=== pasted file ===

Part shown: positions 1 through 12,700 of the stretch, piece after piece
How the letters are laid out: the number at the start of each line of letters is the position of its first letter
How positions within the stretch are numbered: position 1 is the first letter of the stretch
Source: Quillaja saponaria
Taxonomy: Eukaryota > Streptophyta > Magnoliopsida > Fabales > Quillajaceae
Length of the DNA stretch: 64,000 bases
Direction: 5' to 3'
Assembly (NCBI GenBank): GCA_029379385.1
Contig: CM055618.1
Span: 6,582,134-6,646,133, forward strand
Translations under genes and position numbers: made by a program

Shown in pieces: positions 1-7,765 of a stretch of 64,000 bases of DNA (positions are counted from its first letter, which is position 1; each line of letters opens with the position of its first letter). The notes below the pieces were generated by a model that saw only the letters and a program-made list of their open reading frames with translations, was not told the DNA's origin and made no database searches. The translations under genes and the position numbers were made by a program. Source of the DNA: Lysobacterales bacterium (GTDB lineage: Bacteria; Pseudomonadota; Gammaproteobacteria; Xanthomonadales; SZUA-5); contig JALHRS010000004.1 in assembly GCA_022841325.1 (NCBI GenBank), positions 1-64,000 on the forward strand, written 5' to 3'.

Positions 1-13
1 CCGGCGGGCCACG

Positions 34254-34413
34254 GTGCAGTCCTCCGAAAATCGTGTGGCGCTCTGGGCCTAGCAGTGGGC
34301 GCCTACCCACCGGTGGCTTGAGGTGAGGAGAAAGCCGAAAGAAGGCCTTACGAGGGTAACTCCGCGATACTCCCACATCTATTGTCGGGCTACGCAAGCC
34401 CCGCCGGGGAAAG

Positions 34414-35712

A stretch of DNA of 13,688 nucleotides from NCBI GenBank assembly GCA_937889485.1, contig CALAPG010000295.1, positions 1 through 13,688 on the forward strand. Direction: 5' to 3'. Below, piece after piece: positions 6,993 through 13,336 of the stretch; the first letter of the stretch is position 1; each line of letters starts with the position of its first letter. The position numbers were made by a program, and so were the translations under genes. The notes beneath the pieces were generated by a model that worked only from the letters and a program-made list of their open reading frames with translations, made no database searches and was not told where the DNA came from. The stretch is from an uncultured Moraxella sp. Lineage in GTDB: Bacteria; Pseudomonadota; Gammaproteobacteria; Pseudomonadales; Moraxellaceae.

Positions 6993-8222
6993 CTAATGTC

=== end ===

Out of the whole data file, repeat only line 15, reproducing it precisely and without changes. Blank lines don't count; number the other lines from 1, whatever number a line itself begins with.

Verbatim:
Positions 34254-34413